This sudoku requires you to have "double vision" - two Sudoku's for the price of one

A Sudoku that uses transformations as supporting clues.

This pair of linked Sudokus matches letters with numbers and hides a seasonal greeting. Can you find it?

Two sudokus in one. Challenge yourself to make the necessary connections.

A Sudoku based on clues that give the differences between adjacent cells.

Two sudokus in one. Challenge yourself to make the necessary connections.

This second Sudoku article discusses "Corresponding Sudokus" which are pairs of Sudokus with terms that can be matched using a substitution rule.

A game for two people, who take turns to move the counters. The player to remove the last counter from the board wins.

The game of go has a simple mechanism. This discussion of the principle of two eyes in go has shown that the game does not depend on equally clear-cut concepts.

Solve this Sudoku puzzle whose clues are in the form of sums of the numbers which should appear in diagonal opposite cells.

Everthing you have always wanted to do with dominoes! Some of these games are good for practising your mental calculation skills, and some are good for your reasoning skills.

An ordinary set of dominoes can be laid out as a 7 by 4 magic rectangle in which all the spots in all the columns add to 24, while those in the rows add to 42. Try it! Now try the magic square...

Four numbers on an intersection that need to be placed in the surrounding cells. That is all you need to know to solve this sudoku.

A game for 2 players. Take turns to place a counter so that it occupies one of the lowest possible positions in the grid. The first player to complete a line of 4 wins.

A Sudoku with clues given as sums of entries.

Given the products of diagonally opposite cells - can you complete this Sudoku?

This is a simple version of an ancient game played all over the world. It is also called Mancala. What tactics will increase your chances of winning?

This article shows how abstract thinking and a little number theory throw light on the scoring in the game Go.

Advent Calendar 2010 - a mathematical game for every day during the run-up to Christmas.

A game for 2 people. Take turns joining two dots, until your opponent is unable to move.

The computer starts with all the lights off, but then clicks 3, 4 or 5 times at random, leaving some lights on. Can you switch them off again?

This article explains the use of the idea of connectedness in networks, in two different ways, to bring into focus the basics of the game of Go, namely capture and territory.

This article for teachers describes several games, found on the site, all of which have a related structure that can be used to develop the skills of strategic planning.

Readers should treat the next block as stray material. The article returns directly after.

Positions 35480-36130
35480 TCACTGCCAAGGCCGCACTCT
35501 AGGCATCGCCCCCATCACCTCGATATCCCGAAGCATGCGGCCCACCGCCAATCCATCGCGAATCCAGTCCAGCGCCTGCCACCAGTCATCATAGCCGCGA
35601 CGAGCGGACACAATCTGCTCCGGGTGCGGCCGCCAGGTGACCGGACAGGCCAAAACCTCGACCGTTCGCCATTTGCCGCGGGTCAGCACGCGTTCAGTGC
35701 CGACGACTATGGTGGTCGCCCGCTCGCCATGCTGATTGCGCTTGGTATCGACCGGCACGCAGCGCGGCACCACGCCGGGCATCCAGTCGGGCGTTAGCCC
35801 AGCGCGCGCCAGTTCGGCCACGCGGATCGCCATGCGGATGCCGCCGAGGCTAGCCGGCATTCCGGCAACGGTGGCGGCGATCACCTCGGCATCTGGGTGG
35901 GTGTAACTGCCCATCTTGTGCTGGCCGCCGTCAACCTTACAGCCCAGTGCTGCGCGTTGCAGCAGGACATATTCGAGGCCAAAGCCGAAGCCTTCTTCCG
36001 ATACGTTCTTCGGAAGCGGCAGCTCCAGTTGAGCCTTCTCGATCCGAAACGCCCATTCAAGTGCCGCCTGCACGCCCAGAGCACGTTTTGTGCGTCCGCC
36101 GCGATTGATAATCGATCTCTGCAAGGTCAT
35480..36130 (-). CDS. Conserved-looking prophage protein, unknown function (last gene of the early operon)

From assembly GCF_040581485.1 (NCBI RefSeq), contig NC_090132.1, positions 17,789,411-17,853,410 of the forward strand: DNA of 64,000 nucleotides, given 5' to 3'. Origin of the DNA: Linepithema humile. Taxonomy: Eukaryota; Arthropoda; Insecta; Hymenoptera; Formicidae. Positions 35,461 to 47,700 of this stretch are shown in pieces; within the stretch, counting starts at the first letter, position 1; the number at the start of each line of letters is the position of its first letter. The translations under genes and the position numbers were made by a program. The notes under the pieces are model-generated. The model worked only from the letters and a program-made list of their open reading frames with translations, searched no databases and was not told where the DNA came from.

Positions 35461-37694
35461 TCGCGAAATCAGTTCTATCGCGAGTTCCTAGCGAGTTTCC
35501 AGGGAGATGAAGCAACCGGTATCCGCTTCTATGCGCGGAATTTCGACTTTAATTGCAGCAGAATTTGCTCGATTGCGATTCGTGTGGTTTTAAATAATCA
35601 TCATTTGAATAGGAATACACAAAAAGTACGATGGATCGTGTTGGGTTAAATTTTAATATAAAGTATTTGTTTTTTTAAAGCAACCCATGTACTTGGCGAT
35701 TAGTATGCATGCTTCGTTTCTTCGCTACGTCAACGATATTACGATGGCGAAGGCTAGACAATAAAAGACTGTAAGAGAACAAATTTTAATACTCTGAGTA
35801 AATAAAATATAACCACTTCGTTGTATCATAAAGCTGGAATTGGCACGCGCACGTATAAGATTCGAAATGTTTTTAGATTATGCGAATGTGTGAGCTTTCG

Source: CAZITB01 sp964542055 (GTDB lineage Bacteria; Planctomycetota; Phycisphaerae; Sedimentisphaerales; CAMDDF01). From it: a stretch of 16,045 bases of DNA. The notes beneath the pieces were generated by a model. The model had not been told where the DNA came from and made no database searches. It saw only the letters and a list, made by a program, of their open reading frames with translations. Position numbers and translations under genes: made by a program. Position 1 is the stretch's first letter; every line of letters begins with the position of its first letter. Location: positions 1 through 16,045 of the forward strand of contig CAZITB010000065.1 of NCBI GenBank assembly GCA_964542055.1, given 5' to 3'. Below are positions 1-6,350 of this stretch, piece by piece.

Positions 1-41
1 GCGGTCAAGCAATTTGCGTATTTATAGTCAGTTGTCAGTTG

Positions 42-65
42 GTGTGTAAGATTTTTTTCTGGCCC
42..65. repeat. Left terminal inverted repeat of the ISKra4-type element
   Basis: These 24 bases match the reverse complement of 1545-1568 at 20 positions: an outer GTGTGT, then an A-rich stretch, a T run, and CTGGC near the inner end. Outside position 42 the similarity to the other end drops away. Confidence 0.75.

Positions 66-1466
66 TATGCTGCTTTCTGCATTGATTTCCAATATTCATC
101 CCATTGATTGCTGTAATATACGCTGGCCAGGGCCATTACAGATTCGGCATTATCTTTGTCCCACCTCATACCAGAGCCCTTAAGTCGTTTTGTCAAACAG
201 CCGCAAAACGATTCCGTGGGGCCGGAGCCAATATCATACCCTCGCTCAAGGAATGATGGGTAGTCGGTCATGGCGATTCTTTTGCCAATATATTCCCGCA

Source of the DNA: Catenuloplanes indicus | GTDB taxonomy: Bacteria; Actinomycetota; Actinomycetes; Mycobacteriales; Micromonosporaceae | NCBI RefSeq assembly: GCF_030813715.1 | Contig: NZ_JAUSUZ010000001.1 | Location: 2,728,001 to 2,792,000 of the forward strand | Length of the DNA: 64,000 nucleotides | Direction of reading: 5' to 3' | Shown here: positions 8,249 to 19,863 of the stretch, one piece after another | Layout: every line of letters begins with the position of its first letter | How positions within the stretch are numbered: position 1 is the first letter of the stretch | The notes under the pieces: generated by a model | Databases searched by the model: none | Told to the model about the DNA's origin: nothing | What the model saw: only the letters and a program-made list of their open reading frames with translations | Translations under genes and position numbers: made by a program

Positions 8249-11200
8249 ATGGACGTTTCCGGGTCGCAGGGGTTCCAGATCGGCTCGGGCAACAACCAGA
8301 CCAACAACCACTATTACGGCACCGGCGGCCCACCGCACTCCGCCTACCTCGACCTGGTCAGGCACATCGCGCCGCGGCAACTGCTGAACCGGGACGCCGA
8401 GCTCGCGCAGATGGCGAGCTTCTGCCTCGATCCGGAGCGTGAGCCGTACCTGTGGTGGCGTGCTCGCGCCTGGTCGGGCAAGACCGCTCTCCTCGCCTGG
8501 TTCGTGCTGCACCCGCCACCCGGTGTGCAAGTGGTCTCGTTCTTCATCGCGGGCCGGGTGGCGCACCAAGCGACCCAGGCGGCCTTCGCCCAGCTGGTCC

A simple game for 2 players invented by John Conway. It is played on a 3x3 square board with 9 counters that are black on one side and white on the other.

A game for 2 players. Can be played online. One player has 1 red counter, the other has 4 blue. The red counter needs to reach the other side, and the blue needs to trap the red.

A game for 2 players that can be played online. Players take it in turns to select a word from the 9 words given. The aim is to select all the occurrences of the same letter.

Here is a solitaire type environment for you to experiment with. Which targets can you reach?

Use the tangram pieces to make our pictures, or to design some of your own!

Can you work out how to win this game of Nim? Does it matter if you go first or second?

A game to make and play based on the number line.

The aim of the game is to slide the green square from the top right hand corner to the bottom left hand corner in the least number of moves.

A simple game of patience which often comes out. Can you explain why?

An article for teachers and pupils that encourages you to look at the mathematical properties of similar games.

Match the cards of the same value.

A game for 2 players. Given an arrangement of matchsticks, players take it is turns to remove a matchstick, along with all of the matchsticks that touch it.

Basic strategy games are particularly suitable as starting points for investigations. Players instinctively try to discover a winning strategy, and usually the best way to do this is to analyse. . . .

Practise your diamond mining skills and your x,y coordination in this homage to Pacman.

This is a game for two players. You will need some small-square grid paper, a die and two felt-tip pens or highlighters. Players take turns to roll the die, then move that number of squares in. . . .

Interactive game. Set your own level of challenge, practise your table skills and beat your previous best score.

A game for 2 people. Take turns placing a counter on the star. You win when you have completed a line of 3 in your colour.